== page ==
If Mitt Romney had won last year's election, yesterday's Rose Garden press conference on a massive White House technological rollout would have been very different. Or would it?
Just 10 months into his first term, President Mitt Romney's signature domestic policy initiative, the Medicare Exchange, is a shambles. Designed to give elderly Americans a way to shop for insurance with their new government vouchers, which have replaced traditional Medicare, the exchange website at the core of the Republican program is an unusable mess.
It wasn't supposed to be this way. Romney won the 2012 election on a promise to save Medicare, persuading voters that injecting competition could cut costs without reducing access to care. After first pledging to wait a decade, Vice President Paul Ryan and a chorus of deficit hawks convinced Romney to take advantage of the Obamacare exchange that was already being built, and start the vouchers in 2014.
Staff at the Centers for Medicare and Medicaid Services gave Romney the same warnings they had given his predecessor, Barack Obama: An exchange was harder than it looked, especially for the federal government, and the website wouldn’t be ready by October.
But Romney ignored them, insisting the initiative couldn't survive the bad press that would accompany a delay. It turned out they were right: Three weeks after the exchange opened, the Romney administration has ignored Democrats' demands to reveal how many people have successfully enrolled through the new Medicare exchange.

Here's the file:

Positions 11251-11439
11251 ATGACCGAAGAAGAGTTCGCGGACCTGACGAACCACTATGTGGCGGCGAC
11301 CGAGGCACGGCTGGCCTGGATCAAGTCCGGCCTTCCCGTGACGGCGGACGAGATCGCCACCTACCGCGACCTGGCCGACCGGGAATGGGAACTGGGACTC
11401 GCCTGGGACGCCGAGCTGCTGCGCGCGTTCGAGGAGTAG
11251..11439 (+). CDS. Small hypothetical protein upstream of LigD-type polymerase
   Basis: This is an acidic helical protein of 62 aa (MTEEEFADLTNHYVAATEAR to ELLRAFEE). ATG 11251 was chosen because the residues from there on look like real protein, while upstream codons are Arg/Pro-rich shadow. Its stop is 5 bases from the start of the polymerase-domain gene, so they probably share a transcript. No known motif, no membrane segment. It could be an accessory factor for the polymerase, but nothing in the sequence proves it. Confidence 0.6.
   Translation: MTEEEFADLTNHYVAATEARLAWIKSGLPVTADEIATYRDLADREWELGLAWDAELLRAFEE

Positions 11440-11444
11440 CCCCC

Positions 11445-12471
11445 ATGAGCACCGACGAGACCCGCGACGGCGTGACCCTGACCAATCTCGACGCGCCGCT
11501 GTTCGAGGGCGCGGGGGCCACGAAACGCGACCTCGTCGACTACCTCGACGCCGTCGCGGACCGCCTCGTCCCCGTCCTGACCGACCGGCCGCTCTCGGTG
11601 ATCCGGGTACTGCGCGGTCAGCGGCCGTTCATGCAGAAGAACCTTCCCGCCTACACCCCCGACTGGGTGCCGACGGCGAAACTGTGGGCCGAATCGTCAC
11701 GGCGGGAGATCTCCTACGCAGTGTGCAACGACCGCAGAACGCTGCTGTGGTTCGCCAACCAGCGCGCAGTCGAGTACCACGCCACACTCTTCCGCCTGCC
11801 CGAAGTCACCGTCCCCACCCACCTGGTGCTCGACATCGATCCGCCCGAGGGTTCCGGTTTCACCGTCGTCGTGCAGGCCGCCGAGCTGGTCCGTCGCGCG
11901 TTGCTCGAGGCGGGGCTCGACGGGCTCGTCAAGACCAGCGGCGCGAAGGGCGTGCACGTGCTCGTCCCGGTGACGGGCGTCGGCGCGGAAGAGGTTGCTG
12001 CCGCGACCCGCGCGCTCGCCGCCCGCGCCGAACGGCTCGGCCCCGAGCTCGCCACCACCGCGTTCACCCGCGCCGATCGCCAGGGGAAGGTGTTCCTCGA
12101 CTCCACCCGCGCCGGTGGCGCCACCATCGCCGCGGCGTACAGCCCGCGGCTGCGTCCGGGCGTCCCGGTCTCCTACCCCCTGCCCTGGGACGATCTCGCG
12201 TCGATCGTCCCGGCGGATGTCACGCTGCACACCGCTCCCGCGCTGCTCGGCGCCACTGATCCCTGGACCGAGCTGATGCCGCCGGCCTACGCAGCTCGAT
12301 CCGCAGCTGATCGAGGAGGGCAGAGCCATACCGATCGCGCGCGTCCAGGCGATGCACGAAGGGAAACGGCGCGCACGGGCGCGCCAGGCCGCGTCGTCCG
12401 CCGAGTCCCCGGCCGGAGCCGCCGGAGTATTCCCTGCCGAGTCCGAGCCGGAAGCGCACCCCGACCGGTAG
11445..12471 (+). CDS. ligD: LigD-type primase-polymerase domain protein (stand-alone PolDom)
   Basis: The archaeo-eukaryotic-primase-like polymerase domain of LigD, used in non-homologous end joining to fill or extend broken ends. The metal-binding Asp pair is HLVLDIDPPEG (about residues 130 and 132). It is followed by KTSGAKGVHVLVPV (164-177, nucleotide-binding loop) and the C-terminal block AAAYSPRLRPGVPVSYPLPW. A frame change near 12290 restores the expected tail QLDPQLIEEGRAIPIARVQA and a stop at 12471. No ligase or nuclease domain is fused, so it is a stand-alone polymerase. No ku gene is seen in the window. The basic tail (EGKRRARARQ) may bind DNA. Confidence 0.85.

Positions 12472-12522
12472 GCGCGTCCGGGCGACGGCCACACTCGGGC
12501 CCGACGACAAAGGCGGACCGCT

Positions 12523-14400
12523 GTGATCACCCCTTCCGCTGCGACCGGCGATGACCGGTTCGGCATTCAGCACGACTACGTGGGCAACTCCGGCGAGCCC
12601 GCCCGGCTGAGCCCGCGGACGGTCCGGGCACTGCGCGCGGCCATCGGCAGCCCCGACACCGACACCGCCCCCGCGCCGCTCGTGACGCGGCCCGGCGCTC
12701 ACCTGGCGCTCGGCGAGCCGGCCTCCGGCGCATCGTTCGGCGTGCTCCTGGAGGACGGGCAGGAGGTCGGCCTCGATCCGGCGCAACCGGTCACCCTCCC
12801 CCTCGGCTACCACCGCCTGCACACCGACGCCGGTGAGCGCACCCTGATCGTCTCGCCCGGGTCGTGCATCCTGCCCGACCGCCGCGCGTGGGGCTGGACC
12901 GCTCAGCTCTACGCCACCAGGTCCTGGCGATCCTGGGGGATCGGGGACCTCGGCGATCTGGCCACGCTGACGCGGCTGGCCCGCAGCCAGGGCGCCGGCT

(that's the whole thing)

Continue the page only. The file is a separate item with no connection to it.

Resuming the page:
The website's failure threatens to derail Republican plans to privatize the program, which hinge on the exchange just as much as Obamacare before it. Democrats, sensing an opportunity to cripple Romney's presidency, produce daily press releases trumpeting the website's failure, while holding hearings in the House with ominous titles, such as "Medicare Exchange Implementation: Didn't Know or Didn't Disclose?" Democrats are using the website's troubles to push for a delay in the voucher program; Republicans insist their real goal is repeal.
Republicans are already starting to grumble that Romney should have acknowledged the similarity between the two plans. "Remind me, why did we say an insurance exchange would fail for Obamacare but work for Medicare?" asked a senior administration official. "It looks like some of our warnings about Obamacare were true. I'm as surprised as anyone."
Romney reacted to the controversy by pleading with Americans to give the website a chance. "We've got people working overtime," he said yesterday. "Nobody is madder than me."
(Christopher Flavelle is a member of Bloomberg View's editorial board. Follow him on Twitter.)